“If you are going to withdraw subsidies on diesel and petrol, these are measures that are definitely good for fixing our economy, but are going to increase the cost of living thereby impacting our industry negatively, adversely," said Dasgupta."Hence, I don’t see any signs of immediate hockey stick or reversal of fortunes coming.”
 
The consumer slowdown is also contributing to an industrial slowdown. Many companies have put expansion plans on hold as their profits plummet and they post negative growth. Manufacturing output contracted in August for the first time in several years.  

D.K. Joshi is chief economist with Crisil in Mumbai and says this could mean the loss of jobs.

“Incomes have slowed down so demand slowdown is impacting.  Manufacturing has become less competitive," said Joshi."Indian manufacturers are going out and getting stuff produced outside India like in China. It is very difficult to turn this sector around.”

Policymakers are trying to sound a reassuring note, saying the economy may be down, but it is not out. However analysts say the word “austerity” is likely to be heard much more frequently in India in the months to come instead of the word “boom”, associated not long ago with Asia’s third largest economy.

You May Like

Will Cuba Follow the Southeast Asia Model?

Decision to restore ties between US and Cuba has some debating whether it will lead to enhancement or regression of democracy for Communist island nation More

Kenyan Designer Finds Her Niche in Fashion Industry

‘Made in China’ fabrics underlie her success More

Report: CIA, Israel's Mossad Killed Senior Hezbollah Commander

The Washington Post story says Imad Mughniyah was killed instantly by a bomb "triggered remotely" from Tel Aviv by Mossad agents More

This forum has been closed.
Comment Sorting
Comments
     
by: Hovhannes from: Montevideo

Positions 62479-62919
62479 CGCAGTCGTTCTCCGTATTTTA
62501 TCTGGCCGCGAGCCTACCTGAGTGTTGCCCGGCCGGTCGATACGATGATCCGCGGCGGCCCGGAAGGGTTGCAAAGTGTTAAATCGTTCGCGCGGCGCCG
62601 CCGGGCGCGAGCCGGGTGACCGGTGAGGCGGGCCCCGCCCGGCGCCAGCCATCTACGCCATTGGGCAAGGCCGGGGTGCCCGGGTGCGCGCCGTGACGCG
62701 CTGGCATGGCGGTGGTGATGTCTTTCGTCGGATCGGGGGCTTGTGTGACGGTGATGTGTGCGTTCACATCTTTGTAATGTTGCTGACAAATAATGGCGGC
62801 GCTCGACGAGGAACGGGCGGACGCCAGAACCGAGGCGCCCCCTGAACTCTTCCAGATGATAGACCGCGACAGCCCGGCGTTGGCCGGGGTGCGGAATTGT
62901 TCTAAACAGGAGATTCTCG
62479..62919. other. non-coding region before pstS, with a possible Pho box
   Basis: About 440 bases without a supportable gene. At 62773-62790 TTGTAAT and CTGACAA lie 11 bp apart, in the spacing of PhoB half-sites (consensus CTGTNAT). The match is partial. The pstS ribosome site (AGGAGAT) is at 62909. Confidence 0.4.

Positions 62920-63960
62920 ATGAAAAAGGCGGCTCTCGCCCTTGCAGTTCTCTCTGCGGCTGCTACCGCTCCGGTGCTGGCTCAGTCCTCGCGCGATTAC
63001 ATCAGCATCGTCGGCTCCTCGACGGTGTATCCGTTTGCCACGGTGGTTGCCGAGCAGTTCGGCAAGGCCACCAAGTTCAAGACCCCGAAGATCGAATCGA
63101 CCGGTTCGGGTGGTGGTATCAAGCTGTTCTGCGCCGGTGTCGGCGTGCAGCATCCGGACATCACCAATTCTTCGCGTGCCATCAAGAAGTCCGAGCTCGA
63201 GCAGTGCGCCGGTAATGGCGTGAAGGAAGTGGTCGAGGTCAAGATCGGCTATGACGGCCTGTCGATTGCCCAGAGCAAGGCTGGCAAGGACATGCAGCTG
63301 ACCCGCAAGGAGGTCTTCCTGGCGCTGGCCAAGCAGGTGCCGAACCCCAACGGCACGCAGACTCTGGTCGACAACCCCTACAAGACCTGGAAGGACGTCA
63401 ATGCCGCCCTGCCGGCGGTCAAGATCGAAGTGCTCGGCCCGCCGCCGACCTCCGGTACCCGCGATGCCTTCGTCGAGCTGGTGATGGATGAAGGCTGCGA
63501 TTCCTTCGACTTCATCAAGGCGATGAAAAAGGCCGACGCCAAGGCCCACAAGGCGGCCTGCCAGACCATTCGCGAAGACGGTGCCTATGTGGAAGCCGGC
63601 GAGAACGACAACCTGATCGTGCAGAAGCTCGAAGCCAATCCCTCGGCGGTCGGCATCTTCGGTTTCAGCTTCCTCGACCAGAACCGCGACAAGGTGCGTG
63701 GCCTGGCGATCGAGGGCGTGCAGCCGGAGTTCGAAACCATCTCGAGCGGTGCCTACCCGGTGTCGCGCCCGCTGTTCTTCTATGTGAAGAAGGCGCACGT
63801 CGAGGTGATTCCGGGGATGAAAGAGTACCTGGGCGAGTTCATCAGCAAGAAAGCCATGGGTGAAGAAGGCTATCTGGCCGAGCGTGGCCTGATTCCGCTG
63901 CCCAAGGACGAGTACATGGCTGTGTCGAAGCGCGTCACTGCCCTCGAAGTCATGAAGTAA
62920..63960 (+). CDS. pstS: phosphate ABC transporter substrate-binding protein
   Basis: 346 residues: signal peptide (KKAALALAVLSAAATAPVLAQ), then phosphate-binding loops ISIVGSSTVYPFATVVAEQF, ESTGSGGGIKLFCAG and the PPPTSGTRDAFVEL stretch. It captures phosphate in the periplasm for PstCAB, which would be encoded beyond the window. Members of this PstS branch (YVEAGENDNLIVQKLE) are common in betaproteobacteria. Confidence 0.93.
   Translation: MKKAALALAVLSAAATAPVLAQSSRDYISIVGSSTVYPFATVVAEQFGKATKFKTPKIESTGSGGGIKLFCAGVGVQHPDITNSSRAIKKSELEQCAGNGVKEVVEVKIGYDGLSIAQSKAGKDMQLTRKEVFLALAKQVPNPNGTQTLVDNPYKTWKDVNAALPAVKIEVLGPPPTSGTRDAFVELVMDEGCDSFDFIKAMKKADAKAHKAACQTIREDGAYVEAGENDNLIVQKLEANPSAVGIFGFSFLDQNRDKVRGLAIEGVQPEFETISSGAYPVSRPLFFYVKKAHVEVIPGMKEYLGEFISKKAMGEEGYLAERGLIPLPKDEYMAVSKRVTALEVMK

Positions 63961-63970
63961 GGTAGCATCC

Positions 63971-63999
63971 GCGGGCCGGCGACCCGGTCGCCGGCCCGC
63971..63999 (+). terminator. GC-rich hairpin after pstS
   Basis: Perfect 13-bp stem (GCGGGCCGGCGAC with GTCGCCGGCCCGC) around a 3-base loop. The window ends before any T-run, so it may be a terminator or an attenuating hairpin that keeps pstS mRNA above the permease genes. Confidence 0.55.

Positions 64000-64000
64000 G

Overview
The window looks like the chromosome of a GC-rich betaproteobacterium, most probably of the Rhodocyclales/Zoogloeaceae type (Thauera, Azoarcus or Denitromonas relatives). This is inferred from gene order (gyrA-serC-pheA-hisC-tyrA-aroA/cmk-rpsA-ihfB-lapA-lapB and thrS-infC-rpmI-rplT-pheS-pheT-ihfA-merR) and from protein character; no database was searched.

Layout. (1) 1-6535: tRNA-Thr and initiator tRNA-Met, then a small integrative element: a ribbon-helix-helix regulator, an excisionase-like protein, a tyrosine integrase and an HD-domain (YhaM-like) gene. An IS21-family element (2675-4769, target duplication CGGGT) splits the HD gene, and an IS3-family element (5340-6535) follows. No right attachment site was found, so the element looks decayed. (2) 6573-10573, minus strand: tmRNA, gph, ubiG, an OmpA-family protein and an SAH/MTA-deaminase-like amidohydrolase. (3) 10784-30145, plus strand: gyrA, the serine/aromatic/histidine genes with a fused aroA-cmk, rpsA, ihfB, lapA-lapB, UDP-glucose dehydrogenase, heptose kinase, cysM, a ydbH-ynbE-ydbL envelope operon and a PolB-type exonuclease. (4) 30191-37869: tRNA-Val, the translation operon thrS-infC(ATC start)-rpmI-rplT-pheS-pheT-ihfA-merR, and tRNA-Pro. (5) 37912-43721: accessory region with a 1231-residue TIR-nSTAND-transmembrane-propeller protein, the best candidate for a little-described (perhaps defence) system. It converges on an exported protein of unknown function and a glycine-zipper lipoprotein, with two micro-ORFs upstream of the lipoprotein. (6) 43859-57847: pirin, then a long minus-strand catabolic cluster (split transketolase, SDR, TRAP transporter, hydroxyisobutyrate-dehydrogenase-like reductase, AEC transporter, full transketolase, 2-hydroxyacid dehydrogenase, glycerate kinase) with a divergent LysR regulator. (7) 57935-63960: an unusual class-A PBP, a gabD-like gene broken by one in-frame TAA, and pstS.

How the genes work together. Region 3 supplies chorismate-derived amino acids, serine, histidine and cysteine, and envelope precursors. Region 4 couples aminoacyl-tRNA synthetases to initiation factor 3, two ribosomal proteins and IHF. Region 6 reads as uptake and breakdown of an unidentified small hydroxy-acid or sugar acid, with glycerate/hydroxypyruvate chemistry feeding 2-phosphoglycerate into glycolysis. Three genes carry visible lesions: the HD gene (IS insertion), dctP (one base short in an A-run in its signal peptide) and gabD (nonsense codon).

September 10, 2013 6:40 PM
Unless India opens its economy for foreign investors, privatizes state companies and fights corruption, things will get worse, they will never improve.

Featured Videos

Your JavaScript is turned off or you have an old version of Adobe's Flash Player. Get the latest Flash player.
Jefferson's Library Continues to Impress, 200 Years Lateri
X
Deborah Block
January 31, 2015 12:12 AM
Two hundred years after the U.S. Congress purchased a huge collection of books belonging to former President Thomas Jefferson, it remains one of America’s greatest literal treasures and has become the centerpiece of Washington’s Library of Congress. VOA’s Deborah Block reports.
Video

Video Jefferson's Library Continues to Impress, 200 Years Later

Two hundred years after the U.S. Congress purchased a huge collection of books belonging to former President Thomas Jefferson, it remains one of America’s greatest literal treasures and has become the centerpiece of Washington’s Library of Congress. VOA’s Deborah Block reports.
Video

Video Egypt's Suez Canal Dreams Tempered by Continued Unrest

Egypt plans to expand the Suez Canal, raising hopes that the end of its economic crisis may be in sight. But some analysts say they expect the project may cost too much and take too long to make life better for everyday Egyptians. VOA's Heather Murdock reports.
Video

Video Threat of Creeping Lava Has Hawaiians on Edge

Residents of the small town of Pahoa on the Big Island of Hawaii face an advancing threat from the Kilauea volcano. Local residents are keeping a watchful eye on creeping lava. Mike O’Sullivan reports.
Video

Video Pro-Kremlin Youth Group Creatively Promotes 'Patriotic' Propaganda

As Russia's President Vladimir Putin faces international pressure over Ukraine and a failing economy, unofficial domestic groups are rallying to his support. One such youth organization, CET, or Network, uses creative multimedia to appeal to Russia's urban youth with patriotic propaganda. VOA's Daniel Schearf reports.